Wines of the Week: Château Lafleur & Icardi

Château Lafleur 1996 Château Lafleur Pomerol                          92
Icardi 2018 Barbaresco Starderi                                                  94
by Ian D’Agata

Château Lafleur 1996 Château Lafleur Pomerol                         92

There are some wine estates that embody class in just about everything they do, and Château Lafleur is a true card-carrying member of that elite club. Everything, from the small and tasteful winery building, the grounds, the vineyard (right in front of the house), the remarkably informative and pleasant visit with owner Baptiste Guinaudeau and his wife Julie, the somewhat atypical Cabernet Franc-top grape variety blend, not to mention the absolutely exceptional quality wines, will linger long in your memory. In just a short time span, the estate has pole-vaulted to the top of the list of the world’s best wine estates, and its grand vin regularly fetches prices that are close to those of Petrus and Le Pin. The 1996 Château Lafleur Pomerol harkens back to a time before Baptiste’s arrival, and though it will never be remembered as one of the greatest ever Lafleur wines, it is still one of the best Pomerols made in that tricky vintage and one four best wines made at the property in the decade of the ‘90s. It’s an excellent wine overall that has always been characterized by a certain austerity in line with what a difficult vintage for the right bank, but that exudes Lafleur’s telltale exotic Cabernet Franc nuances that so characterize the Château’s wines. Dark ruby in colour with a garnet rim, it offers aromas of blackberry, violet, minerals, kirsch complicated by a very obvious, strong, note of licorice and black truffle. Very big and bold on entry, then more steely and mineral in the middle, the delicate blue-black fruit and coffee flavours linger nicely on the tannic, full-bodied finish, which features repeating notes of underbrush and truffle. Extremely tannic when young, this wine has mellowed somewhat over the years; though never an extremely fruity wine, today it is drinking gracefully and is an excellent example of just how well Bordeaux wines age and improves over time. Caveat emptor: as with all other old wines of this lofty pedigree, provenance is everything, so please be careful when you buy and trust only a reputed merchant or auction house. Over the years, not all bottles of 1996 Lafleur I have had were as good as the one described in this report (two different bottles of this wine that I have tasted in the last year and a half at separate dinners were marred by a dusty, green herb nuance and didn’t taste much like Lafleur at all). So do yourself a big favour, and don’t just go label-hunting when you buy: rather, buy from decent human beings with a track record for truly providing the goods. It’s the way to ensure your evening will prove a success, rather than a wasted opportunity full of regret (and derision).  Drinking window: now-2040.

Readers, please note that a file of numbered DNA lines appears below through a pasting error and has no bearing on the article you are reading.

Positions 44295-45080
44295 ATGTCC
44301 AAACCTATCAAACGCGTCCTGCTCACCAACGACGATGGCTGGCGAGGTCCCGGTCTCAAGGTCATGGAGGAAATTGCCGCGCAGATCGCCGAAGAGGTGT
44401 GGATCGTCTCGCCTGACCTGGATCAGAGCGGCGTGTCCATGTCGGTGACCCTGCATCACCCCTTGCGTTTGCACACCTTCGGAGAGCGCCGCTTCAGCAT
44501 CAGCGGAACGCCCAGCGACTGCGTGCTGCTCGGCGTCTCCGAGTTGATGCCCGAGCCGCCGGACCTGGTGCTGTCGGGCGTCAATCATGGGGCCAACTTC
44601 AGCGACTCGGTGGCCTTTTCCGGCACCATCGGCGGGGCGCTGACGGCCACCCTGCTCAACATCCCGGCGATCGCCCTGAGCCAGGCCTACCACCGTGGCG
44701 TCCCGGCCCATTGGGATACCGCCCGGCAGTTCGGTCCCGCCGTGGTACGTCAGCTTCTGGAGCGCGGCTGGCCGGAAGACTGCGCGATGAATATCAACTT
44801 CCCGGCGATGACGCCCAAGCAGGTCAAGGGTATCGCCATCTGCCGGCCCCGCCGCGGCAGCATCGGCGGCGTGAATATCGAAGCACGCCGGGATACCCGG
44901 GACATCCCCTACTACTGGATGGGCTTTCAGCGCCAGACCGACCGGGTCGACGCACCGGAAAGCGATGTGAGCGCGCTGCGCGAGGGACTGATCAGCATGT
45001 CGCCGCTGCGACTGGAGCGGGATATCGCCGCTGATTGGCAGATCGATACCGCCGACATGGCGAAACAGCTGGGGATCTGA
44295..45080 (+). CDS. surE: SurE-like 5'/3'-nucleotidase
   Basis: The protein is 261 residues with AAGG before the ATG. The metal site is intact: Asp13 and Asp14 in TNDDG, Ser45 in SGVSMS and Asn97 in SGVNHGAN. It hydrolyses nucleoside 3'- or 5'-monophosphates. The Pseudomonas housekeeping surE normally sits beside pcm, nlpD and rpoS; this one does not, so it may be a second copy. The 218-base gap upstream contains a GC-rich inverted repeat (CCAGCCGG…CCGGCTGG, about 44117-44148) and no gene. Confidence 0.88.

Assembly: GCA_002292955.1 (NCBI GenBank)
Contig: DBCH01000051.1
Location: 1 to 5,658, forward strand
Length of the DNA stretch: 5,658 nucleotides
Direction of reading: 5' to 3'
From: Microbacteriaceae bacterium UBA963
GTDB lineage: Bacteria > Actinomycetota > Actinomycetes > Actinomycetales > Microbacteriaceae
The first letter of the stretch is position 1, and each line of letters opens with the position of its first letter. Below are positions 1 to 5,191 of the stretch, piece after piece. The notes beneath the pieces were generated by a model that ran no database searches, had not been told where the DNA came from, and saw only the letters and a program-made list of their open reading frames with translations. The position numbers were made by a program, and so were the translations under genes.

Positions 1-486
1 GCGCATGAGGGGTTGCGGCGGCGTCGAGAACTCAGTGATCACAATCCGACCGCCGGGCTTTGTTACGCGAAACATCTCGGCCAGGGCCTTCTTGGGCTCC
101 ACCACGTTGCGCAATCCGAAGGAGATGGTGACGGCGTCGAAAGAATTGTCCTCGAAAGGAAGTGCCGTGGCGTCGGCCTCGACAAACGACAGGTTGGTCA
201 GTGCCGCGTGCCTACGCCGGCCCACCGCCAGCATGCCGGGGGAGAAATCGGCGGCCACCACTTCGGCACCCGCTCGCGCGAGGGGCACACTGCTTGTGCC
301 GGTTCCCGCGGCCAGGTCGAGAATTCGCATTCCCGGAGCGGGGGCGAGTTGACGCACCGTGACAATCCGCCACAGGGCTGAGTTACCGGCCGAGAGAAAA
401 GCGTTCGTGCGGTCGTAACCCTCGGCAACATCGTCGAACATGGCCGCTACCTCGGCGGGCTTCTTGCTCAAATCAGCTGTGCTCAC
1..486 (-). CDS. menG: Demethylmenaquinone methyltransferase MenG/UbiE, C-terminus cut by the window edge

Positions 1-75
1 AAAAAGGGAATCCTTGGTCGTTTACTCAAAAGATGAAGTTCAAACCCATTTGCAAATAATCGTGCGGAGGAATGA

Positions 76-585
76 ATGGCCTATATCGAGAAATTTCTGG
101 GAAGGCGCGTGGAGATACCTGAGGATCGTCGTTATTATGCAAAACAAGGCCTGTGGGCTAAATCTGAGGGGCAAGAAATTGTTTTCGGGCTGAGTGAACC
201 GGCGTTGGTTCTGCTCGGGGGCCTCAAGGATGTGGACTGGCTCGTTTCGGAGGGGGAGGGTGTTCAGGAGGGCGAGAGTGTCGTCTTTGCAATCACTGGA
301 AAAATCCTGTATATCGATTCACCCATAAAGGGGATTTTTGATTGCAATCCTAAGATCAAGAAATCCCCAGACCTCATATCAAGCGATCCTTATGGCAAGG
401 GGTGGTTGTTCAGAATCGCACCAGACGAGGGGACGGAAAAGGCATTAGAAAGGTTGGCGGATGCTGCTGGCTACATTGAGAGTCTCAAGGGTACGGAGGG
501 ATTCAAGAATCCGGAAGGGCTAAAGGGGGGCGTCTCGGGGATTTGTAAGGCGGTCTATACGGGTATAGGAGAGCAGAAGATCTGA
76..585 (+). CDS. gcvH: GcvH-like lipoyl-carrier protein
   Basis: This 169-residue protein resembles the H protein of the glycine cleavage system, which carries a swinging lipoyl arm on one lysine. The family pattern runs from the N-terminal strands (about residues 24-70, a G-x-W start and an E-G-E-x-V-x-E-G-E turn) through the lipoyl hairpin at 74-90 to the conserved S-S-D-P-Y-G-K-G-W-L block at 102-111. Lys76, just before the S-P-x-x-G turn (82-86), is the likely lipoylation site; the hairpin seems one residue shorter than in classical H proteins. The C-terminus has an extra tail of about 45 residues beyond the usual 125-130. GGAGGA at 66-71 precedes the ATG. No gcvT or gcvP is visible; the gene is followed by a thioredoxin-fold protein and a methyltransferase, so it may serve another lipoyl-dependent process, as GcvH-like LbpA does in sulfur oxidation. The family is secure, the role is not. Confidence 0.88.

Icardi 2018 Barbaresco Starderi                                                  94